P. troglodytes inhabit 21 countries throughout equatorial Africa. They form patriarchal societies featuring immense male – male competition in which both sexes compete for hierarchal dominance. Upon reaching sexual maturity, males will attempt to form or join an existing coalition of males. These coalitions have one ultimate goal…communal dominance and within that, production of the alpha male. The alpha male has prime access to all sexually receptive females and food, with the members of his coalition falling into place accordingly, a key factor in keeping his position. He relies heavily on the support from his coalition of males and from the influential females in the group. His dominance is demonstrated and maintained through intense terrorization (the alpha’s hair will almost always “stand on end” in an effort to increase size) and aggression, mutual grooming, and social bonding. Females attain dominance in much the same manner, but with less violence. Research on age influences in chimpanzee communities conducted by Kate Baker indicates that, “Older chimpanzees show much less aggressive behavior than adult chimpanzees. As males age their dominance has a tendency to increase, whereas with females it is the opposite. Younger chimpanzees made themselves much accessible to play objects and have higher instances of locomotive behaviors.”
Examinations of the ecological impact on hunting strategies help to provide evidence of a cultural transmission of knowledge. According to Strier, “Comparative studies of red colobus monkey hunting strategies in two communities of chimpanzees (Bshary and Noe, 1977) from Gombe National Park and Tai National Park reveal stark contrasts. At Gombe the forest has a low uneven canopy making it difficult for the monkeys to hide. The Tai forest canopy is high and even. Also unlike Tai, the Gombe red colobus are aided by the neighboring Diana monkeys and their warning calls. At Gombe, the chimpanzees are smaller and the red colobus monkeys are larger and more aggressive (with numbers will fight off chimpanzees) than their Tai counterparts. Tai chimpanzees are forced, by the canopy of the forest, to work together in an effort to drive the hiding monkeys. Gombe chimpanzees hunt in an individualistic and opportunistic fashion, relying on the forest canopy and the element of surprise. Both hunting (teamwork vs. surprise) and defensive (flight vs. fight) strategies are shaped by their respective ecologies.”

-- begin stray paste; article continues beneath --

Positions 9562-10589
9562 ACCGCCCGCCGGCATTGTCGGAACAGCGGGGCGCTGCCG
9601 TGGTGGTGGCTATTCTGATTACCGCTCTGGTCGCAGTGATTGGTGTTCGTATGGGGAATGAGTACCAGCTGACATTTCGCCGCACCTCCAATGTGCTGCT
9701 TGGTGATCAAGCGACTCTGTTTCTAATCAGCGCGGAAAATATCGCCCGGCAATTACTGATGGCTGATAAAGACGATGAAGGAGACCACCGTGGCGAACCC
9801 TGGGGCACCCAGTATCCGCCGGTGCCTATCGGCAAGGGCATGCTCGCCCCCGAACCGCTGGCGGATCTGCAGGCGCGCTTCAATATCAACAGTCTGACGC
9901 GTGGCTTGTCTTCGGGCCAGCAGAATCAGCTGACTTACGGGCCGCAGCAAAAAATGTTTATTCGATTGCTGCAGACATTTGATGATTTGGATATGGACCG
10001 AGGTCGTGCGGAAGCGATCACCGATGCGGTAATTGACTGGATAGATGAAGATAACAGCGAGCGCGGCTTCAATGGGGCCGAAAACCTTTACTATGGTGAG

The chimpanzee male is an extremely territorial and testosterone driven animal. Food and females are their most prized possessions and they are willing to kill for them. According to Mitani, et al., “Patrols are conducted in a tight file and are very silent and tense. Males search for any sign related to feeding, dung, and nests. If any outsider(s) are encountered and the patrolling party is superior in numbers violence will ensue. Warfare has been observed as an attempt to gain access to additional females and food.” This involves the complete annihilation of a neighboring community, the kidnapping and assimilation of “spared” females for use as sexual resources, and the cannibalized rationing of juveniles and infants. The sharing of meat after the hunt or as the spoils of war helps to reinforce the dominance of the alpha male, his coalition, and group solidarity.

Pan paniscus:


Pan paniscus
• Height: 2.5 – 3.5 feet
• Weight: Approximately 86 pounds
• Status: Endangered
P. paniscus is found in only one country: the Democratic Republic of Congo. They inhabit the nucleus of the Congo Basin, the second largest rain forest on earth. Bonobo society is characterized by female dominance and sociosexual behaviors. Females of this species freely use non-reproductive sexual intercourse in an effort to eliminate conflict/reduce tension and reinforce alliances. The vast majority of male – male and male – female disputes are settled with sexual encounters. Almost all female – female disputes are settled with intense g-g rubbing (Fuentes).